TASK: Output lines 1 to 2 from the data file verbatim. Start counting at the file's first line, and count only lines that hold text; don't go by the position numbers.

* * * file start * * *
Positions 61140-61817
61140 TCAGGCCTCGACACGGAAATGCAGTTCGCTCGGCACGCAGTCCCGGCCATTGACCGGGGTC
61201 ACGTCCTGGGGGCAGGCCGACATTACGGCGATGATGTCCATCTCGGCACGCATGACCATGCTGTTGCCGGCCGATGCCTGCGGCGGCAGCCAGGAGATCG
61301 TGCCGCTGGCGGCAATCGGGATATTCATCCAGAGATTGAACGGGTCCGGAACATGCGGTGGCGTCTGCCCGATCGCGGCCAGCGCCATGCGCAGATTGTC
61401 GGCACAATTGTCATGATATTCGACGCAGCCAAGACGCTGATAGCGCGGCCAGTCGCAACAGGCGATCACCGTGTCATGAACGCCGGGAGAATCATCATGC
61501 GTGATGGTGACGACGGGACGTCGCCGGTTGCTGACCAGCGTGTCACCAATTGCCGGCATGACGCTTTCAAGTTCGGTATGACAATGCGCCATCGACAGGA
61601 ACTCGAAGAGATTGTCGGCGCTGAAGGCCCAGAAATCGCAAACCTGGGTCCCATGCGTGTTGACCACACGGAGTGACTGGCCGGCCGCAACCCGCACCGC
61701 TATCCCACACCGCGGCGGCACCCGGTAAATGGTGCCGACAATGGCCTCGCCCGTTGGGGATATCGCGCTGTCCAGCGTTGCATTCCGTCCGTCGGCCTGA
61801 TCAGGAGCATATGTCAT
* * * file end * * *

Positions 61140-61817
61140 TCAGGCCTCGACACGGAAATGCAGTTCGCTCGGCACGCAGTCCCGGCCATTGACCGGGGTC